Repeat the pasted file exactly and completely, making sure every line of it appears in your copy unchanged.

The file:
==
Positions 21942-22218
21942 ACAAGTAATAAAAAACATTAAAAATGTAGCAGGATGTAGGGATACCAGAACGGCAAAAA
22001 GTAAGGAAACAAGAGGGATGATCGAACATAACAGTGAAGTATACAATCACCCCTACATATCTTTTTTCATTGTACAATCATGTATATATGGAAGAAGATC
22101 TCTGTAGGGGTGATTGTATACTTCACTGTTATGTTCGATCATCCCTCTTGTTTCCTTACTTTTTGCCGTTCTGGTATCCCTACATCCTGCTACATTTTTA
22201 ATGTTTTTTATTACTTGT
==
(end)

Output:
Positions 21942-22218
21942 ACAAGTAATAAAAAACATTAAAAATGTAGCAGGATGTAGGGATACCAGAACGGCAAAAA
22001 GTAAGGAAACAAGAGGGATGATCGAACATAACAGTGAAGTATACAATCACCCCTACATATCTTTTTTCATTGTACAATCATGTATATATGGAAGAAGATC
22101 TCTGTAGGGGTGATTGTATACTTCACTGTTATGTTCGATCATCCCTCTTGTTTCCTTACTTTTTGCCGTTCTGGTATCCCTACATCCTGCTACATTTTTA
22201 ATGTTTTTTATTACTTGT